Common items in and around your home can kill your pets. The ASPCA's Animal Poison Control Center gets hundreds of thousands of calls from panicked pet owners each year, and most cases are caused by common items.
The most common cause of pet poisoning occurs when an animal ingests a medicine intended for humans. Shockingly, the medicine is often administered by the pet's well-intentioned owner. Some animal associations say as high as 68 percent of animal poisonings are caused by human medications.
Pet's bodies metabolize substances differently from humans, and owners are unaware that even small amounts of drugs, such as over-the-counter pain relievers, overwhelm a pet's metabolism causing an overdose.
Pets also poison themselves by chewing on medicine bottles and pills accidentally dropped by their owners. "You'd be surprised how interesting, and even appetizing, your household pet may find a tablet or a pill vial," says Dr. Michelle Larsen of the Emergency Animal Clinic in Avondale, Arizona. Keep all medications beyond the reach of your pets, and be sure to find and pick up any pills you may drop.
According to ASPCA, the top five most common human medications ingested by pets are: ibuprofen, Tramadol, Alprazolam (Xanax), Adderall, and Ambien. Tylenol (acetaminophen) is particularly toxic to cats.
Other common sources of pet poisoning include:
• Antifreeze. Dogs and cats are attracted to the sweet taste of ethylene glycocol, found in antifreeze and de-icing agents. One tablespoon can cause fatal kidney failure in dogs, and as little as one teaspoon can be fatal for a cat. Keep an eye out for leaks from your car.
• Plants. Numerous common plants inside and outside are poisonous to animals, including philodendron, azalea, dieffenbachia, narcissus, oleander, rhododendrons, chrysanthemum, and mistletoe. Many types of lilies, including Tiger, Day, and Easter, are especially toxic to cats; ingesting as few as two leaves or even licking pollen from their coats can cause acute kidney failure.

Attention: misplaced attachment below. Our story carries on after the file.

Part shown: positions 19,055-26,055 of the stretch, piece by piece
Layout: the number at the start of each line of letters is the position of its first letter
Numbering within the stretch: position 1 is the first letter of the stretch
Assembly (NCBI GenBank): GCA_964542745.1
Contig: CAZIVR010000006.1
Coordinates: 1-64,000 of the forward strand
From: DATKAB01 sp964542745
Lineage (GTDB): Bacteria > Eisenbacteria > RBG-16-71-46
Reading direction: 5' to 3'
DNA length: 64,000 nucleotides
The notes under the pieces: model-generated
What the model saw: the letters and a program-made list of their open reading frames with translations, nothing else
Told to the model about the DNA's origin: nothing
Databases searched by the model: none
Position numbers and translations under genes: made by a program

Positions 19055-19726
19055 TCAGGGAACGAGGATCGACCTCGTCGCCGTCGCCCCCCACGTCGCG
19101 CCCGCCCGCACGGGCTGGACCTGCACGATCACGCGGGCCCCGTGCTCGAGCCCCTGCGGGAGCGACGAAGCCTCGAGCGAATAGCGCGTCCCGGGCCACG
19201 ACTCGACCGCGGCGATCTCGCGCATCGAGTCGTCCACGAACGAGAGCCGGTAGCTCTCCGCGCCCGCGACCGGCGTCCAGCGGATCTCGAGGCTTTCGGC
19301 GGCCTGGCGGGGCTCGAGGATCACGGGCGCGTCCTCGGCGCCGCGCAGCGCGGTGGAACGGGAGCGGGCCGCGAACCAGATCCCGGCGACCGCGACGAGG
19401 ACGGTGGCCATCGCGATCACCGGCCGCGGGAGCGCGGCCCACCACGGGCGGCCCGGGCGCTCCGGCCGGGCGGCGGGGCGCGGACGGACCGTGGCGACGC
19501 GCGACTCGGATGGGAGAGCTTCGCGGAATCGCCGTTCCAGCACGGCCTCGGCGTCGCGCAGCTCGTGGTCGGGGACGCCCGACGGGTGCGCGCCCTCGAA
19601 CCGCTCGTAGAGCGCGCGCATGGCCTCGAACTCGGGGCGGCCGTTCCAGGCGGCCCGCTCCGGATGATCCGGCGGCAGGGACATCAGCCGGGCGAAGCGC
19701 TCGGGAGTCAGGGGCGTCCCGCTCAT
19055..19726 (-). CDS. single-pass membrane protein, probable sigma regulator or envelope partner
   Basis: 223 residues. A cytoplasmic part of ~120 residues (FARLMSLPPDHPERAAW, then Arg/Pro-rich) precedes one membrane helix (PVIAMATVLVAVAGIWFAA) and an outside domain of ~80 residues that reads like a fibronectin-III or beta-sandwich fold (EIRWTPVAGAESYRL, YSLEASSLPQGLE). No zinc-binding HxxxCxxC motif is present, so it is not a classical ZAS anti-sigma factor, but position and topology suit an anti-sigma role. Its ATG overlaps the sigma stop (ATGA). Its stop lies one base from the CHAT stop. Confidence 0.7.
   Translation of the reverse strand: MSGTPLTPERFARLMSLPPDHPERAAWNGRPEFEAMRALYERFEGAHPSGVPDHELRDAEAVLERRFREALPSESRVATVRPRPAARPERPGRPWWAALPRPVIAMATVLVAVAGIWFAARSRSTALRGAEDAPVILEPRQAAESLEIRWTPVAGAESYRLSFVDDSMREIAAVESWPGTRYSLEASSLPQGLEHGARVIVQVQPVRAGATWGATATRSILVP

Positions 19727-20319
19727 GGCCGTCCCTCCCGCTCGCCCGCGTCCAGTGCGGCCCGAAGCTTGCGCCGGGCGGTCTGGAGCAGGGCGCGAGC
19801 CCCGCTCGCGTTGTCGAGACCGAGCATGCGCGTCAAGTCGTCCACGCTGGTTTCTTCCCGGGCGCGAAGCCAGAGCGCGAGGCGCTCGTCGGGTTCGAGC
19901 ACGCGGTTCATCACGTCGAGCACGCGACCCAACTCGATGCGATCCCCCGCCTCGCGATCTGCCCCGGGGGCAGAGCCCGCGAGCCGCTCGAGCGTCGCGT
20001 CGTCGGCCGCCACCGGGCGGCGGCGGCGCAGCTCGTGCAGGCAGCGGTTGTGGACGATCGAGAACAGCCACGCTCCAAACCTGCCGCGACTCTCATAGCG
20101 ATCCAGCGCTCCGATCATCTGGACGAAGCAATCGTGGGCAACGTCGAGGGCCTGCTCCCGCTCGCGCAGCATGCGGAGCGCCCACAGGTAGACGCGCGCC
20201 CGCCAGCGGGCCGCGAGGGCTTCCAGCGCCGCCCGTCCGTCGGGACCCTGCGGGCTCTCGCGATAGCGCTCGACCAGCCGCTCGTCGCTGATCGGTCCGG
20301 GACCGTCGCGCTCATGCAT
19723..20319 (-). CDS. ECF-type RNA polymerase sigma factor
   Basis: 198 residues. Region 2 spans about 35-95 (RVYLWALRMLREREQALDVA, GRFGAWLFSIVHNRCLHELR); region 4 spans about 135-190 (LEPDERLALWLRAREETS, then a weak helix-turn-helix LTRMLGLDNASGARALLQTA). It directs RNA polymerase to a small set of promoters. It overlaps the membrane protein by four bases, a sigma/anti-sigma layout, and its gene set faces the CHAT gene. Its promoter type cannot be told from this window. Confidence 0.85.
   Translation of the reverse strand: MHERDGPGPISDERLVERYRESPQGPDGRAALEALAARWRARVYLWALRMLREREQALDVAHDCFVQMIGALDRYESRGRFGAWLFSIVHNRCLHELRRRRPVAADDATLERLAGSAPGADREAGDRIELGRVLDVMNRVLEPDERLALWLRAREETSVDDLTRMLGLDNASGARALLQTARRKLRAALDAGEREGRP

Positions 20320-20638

• Non-stick cookware. Non-stick cookware, such as Teflon, is coated with poltetrafluoroethlyene (PTFE), which gives off toxic fumes when overheated. It's extremely toxic to all birds. Even small doses overwhelm their lungs, causing them to fill with liquid and killing them so quickly that owners don't have time to seek treatment. The fumes from self-cleaning ovens are also poisonous to birds.
• Rat poison. Even though you may try to hide rat poison in out-of-the-way places your pet can't reach, accidents happen—bait can even be moved by its intended victims—and the bait appeals to dogs as well as rats. The most common rat poisons are anticoagulants that cause massive internal bleeding and death. Other rat poisons contain cholecalciferol, which causes kidney failure, and bromethalin, which causes the brain to swell. If you use rat poison, keep the package it came in, and if your pet ingests it, take the package to your vet so your pet can receive the correct treatment.
• Batteries. Both dogs and cats can be sickened by batteries, causing ulcers in the mouth, esophagus, and stomach. If you notice the remote control has been chewed on, take a close look. If a battery has been punctured, acid can leak and cause severe ulceration. According to the Pet Poison Helpline, newer "disc" shaped batteries can allow an electric current to pass through the tissues of the gastrointestinal track which can even cause perforation of the mouth, esophagus, stomach, or small intestine. Small button-shaped lithium batteries are the most dangerous. In addition, metals in the batteries can cause heavy metal toxicity.
• Fabric softener sheets. The same chemicals that keep clothes from sticking can kill your pet, causing pulmonary edema and kidney failure. According to the ASPCA, fabric softener sheets, especially those that haven't been used, can cause significant gastrointestinal irritation and even ulceration. While all animals can be affected, cats are particularly sensitive.
• Pesticides and herbicides. The Animal Poison Control Center says that 47 percent of pet poisonings during the months of June, July, and August are due to pesticides and herbicides. It doesn't take much to poison a pet—even walking on a recently treated lawn and licking its paws afterwards can be enough.
For the original article, visit newsmaxhealth.com.
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